Bounded Rationality and Economic Organization
| Nicolai Foss |
While many economists and management scholars agree that bounded rationality is important to the understanding of economic organization and there is no shortage of calls for integrating it more with existing theory (e.g., here), how exactly this should be done has been unclear. A problem is that there are so many different conceptions of bounded rationality. Thus, should Ariel Rubinstein´s approach be foundational in attempts to integrate BR with organizational economics? Or the behavioral tradition that stems from Tversky and Kahneman’s research? Or something else?
Moreover, it seems to be notoriously more difficult to work with cognitive assumptions derived from bounded rationality ideas than to doctor utility functions, which may explain why we currently see more research on how alternative specifications of agent motivation (rather than agent cognition) influence economic organization. It is therefore not surprising that to the extent that bounded rationality appears in the organizational economics literature, it is either as a label for “something that makes contracts incomplete” (Williamson, Hart) or as “whatever makes agents commit errors of evaluation” (Sah and Stiglitz) or “whatever makes agents’ information processing speed less than infinite” (team theory). Anything seems to go when it comes to modelling BR, and one is often left wondering what exactly BR is.
A partial exception to this vagueness is the line of research pioneered by Sharon Gifford. Following Simon, Gifford in her work consistently models bounded rationality as limited attention that needs to be economized, and she traces various organizational responses to this. Her 1992 JEBO paper sets out her research program in quite accessible terms (some of her later work is rather mathematically involved). A particularly interesting application is her paper on firm boundaries. Here is the abstract:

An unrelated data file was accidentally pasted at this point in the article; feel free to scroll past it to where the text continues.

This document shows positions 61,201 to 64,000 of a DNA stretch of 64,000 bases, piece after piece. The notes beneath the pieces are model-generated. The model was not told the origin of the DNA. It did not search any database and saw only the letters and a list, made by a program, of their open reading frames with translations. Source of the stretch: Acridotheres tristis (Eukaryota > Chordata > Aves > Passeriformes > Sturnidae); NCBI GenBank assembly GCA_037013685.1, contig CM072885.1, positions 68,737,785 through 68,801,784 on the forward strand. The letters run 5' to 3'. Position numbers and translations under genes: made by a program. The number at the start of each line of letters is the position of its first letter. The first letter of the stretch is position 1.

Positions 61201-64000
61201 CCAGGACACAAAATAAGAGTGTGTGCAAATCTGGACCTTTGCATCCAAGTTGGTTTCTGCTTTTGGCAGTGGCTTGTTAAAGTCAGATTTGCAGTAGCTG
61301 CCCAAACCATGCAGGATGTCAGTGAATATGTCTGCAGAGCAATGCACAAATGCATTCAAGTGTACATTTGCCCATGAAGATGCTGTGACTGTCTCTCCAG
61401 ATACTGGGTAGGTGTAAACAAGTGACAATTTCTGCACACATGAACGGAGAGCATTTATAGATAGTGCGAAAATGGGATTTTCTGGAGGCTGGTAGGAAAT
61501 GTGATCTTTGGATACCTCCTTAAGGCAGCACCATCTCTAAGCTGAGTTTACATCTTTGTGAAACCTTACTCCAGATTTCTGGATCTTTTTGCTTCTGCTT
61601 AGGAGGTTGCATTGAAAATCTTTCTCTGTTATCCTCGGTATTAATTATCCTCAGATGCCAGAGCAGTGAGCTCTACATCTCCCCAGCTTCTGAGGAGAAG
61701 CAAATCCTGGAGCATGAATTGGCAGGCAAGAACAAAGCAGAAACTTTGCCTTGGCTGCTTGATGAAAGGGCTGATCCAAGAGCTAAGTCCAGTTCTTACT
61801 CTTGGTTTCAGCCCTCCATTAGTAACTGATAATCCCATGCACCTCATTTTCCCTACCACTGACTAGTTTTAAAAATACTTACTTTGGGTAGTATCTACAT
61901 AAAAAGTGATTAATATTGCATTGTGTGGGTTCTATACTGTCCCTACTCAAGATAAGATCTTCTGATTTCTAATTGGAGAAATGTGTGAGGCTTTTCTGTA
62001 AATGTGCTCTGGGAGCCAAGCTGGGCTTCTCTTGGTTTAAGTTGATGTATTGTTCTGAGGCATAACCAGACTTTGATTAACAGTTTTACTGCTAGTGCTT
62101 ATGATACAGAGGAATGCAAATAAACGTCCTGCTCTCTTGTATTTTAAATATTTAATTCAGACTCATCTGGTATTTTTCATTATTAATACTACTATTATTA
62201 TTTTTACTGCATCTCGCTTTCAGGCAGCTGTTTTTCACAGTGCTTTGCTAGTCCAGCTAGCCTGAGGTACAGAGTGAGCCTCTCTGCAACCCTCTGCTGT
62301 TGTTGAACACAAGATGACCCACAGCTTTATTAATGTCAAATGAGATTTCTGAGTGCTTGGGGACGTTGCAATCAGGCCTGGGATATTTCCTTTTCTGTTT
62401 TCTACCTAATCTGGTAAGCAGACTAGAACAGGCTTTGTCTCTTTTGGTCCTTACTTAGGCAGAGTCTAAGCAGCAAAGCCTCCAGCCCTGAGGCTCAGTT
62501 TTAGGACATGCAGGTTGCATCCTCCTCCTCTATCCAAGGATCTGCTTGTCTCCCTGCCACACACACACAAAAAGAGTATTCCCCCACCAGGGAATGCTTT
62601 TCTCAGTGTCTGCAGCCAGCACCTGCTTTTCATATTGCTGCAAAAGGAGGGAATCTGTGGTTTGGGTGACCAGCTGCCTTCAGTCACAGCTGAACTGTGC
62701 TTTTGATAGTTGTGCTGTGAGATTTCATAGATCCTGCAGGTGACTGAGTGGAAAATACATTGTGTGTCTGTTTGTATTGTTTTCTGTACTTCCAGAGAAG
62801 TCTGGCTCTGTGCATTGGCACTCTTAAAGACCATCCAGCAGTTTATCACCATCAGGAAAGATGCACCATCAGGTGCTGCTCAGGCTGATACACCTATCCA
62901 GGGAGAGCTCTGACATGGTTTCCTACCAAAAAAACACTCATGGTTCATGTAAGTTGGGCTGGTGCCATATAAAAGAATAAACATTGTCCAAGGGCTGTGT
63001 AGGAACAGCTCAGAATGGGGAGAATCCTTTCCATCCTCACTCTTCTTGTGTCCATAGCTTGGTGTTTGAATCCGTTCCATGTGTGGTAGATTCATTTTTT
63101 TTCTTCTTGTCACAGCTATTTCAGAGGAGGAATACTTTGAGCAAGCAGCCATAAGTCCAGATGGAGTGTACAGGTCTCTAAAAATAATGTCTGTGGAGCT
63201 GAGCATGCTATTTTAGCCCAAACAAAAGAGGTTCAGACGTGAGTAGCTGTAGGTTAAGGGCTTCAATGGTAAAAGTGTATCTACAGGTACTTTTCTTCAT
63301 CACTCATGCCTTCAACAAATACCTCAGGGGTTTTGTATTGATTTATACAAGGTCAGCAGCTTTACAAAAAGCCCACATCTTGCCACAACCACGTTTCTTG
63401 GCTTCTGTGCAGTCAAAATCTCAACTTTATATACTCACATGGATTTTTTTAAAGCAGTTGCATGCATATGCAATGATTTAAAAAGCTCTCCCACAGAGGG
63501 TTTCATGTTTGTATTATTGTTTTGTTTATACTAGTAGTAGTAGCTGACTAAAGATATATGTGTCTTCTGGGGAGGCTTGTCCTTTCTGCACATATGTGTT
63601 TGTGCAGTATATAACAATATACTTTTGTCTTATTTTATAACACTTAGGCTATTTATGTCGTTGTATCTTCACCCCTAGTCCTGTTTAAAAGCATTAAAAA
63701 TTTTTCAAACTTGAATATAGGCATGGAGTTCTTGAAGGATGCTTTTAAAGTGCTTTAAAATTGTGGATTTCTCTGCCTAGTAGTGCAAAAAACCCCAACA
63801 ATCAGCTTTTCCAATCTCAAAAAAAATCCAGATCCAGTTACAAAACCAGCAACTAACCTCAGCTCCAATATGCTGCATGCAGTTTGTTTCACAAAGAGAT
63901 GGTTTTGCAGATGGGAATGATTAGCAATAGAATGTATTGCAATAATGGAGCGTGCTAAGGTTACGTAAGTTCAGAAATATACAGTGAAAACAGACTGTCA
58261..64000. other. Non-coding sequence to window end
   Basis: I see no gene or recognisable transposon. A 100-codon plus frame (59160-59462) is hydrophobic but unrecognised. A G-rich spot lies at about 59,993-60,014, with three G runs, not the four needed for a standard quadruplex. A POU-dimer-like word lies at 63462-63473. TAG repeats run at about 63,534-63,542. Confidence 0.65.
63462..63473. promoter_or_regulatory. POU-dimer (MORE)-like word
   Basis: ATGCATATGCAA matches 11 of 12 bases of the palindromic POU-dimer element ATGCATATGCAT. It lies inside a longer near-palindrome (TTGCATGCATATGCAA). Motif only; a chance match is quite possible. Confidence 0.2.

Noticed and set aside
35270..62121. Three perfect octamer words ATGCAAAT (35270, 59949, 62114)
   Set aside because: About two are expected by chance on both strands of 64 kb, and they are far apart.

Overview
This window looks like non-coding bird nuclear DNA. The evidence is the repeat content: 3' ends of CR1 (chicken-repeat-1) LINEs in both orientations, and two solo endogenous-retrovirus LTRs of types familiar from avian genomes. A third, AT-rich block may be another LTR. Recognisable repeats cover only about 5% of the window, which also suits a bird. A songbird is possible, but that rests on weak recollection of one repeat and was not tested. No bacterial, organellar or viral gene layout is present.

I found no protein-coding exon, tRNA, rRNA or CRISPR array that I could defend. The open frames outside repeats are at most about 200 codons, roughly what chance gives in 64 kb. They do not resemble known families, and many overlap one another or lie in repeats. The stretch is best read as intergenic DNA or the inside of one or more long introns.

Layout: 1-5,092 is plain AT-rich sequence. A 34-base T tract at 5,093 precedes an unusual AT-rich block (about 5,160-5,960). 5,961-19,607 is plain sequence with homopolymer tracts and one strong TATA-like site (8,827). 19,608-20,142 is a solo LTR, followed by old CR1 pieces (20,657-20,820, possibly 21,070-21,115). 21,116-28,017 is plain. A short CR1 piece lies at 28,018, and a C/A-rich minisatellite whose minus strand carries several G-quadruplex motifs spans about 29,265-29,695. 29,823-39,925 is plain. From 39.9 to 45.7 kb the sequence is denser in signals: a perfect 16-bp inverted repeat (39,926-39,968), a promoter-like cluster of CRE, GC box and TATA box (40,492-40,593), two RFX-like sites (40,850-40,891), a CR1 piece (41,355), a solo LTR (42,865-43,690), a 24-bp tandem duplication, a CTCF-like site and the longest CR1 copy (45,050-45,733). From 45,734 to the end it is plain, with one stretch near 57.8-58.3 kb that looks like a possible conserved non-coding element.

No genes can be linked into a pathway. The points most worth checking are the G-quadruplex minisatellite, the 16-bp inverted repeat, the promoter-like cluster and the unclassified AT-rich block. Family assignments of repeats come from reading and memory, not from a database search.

This paper presents a novel explanation of the decision by a firm to make an input within the firm rather than to out-source the production to another firm. Due to the limited attention of the manager/entrepreneur, time spent overseeing production in-house has an opportunity cost: the neglect of potential new products/markets. Outsourcing production economizes on attention, but writing and negotiating contracts also has an opportunity cost: the neglect of current operations. This paper derives the endogenous transaction costs of writing a contract with another party and shows that positive transaction costs are not sufficient for the optimal internalization of transactions. However, positive net transaction costs results in the optimal decision to produce the input internally. In addition, although there are larger firm sizes of higher value than obtainable under the optimal policy, the optimal policy maximizes the social value of each individual transaction.